In a series of Tweets by the Governor, he narrated his experience on how impressed he was about the screening of a movie documentary, titled, #Nowheretorun.

The UK High Commission in Nigeria, however, thanked the Governor for attending the movie screening in Abuja.
Below are the tweets from the Executive Governor of Kaduna state, Nasir El-Rufai.



Artisanal and small-scale mining offers opportunities to generate jobs, reduce poverty, and provide livelihoods, but this sector has been largely ignored by policy-makers and donors, an UNCTAD official said. 

In addition, poor management of this sector contributes to serious health and environmental risks, said Yanchun Zhang from UNCTAD's Special Unit on Commodities at the UN  conference on Trade and Development.

"Artisanal gold mining, which accounts for more than 10 percent of the global gold supply, releases an estimated 1,000 tons of toxic mercury per year," she said at a three-day meeting on mining and the Sustainable Development Goals (SDGs) in Geneva from 24 to 28 October. Some 15 million gold miners, including 4.5 million women and 600,000 children, are exposed to mercury.


Hosted by UNCTAD, the Annual General Meeting of the Intergovernmental Forum on Mining, Minerals, Metals and Sustainable Development (IGF)welcomed 250 participants from 39 member and 14 non-member countries, plus representatives from international organizations, industry associations, companies and civil society.
The 56-member IGF discusses practical issues relating to the sustainable management and development of the mining sector. Its overarching objective is to enhance capacity for governance at all stages of the mining life cycle.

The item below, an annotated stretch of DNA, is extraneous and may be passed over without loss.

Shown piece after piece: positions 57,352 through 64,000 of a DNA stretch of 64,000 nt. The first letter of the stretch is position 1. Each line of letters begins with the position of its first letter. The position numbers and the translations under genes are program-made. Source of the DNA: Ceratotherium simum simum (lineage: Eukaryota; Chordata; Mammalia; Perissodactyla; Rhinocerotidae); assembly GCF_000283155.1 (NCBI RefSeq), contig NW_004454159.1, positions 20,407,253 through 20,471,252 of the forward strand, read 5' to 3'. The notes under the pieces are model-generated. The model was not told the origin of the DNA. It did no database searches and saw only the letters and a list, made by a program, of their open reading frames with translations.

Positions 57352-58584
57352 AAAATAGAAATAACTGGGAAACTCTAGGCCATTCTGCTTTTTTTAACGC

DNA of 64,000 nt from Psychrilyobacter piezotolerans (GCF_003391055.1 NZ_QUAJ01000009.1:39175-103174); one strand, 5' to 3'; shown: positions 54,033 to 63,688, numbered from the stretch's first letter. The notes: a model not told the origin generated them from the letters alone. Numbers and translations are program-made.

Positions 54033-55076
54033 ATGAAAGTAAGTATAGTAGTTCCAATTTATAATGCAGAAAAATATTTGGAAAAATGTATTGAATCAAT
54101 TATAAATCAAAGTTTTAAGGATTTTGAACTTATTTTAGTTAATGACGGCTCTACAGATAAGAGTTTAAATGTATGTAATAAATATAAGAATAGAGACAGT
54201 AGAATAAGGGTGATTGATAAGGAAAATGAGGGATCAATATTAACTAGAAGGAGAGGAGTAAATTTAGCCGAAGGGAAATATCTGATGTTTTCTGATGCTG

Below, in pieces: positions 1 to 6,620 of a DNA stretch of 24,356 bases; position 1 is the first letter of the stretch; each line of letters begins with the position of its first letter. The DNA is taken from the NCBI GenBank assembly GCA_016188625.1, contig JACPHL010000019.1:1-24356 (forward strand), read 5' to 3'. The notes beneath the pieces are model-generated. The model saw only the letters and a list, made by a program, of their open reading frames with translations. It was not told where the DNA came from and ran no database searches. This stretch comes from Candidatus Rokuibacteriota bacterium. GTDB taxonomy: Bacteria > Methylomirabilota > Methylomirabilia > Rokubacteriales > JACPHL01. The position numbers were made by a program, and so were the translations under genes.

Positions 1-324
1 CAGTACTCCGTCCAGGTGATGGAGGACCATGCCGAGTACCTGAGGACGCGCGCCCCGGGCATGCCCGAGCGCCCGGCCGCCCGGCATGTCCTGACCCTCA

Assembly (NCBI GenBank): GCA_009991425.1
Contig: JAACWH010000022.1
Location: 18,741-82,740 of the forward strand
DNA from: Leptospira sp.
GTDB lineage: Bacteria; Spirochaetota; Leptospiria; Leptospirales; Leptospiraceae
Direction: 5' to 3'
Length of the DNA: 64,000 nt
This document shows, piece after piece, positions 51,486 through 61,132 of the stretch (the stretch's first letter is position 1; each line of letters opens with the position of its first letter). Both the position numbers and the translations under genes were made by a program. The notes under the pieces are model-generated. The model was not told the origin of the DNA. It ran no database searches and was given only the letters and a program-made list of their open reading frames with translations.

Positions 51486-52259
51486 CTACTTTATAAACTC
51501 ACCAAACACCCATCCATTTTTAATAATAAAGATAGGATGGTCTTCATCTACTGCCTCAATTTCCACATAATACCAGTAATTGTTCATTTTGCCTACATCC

Mining continues to play a key role in the economic growth of several resource-rich developing countries, but this growth has often failed to generate any meaningful benefits for the countries' populations. Artisanal mining may offer opportunities in this respect.

"As a labour-intensive mining process widely conducted on an informal basis, artisanal and small-scale mining is known to generate jobs, reduce poverty, and provide livelihoods for millions of people," Ms. Zhang said.
"To a large extent, artisanal and small-scale miners remain ignored and marginalized by policy makers, donors, and the general public," she added.

Economic transformation can revive Africa’s growth rates while promoting development and climate goals, according to a new report from the New Climate Economy.

The report, Africa’s New Climate Economy, is the first to bring economic transformation together with development and climate change in one comprehensive assessment.

In an effective economic transformation, productivity is boosted within sectors and there is some shift of workers from low-productivity sectors like agriculture to high-productivity sectors like industry and services. Sub-Saharan Africa is still at an early stage, with around 60% of employment in agriculture and only 5% in manufacturing, so the potential is enormous.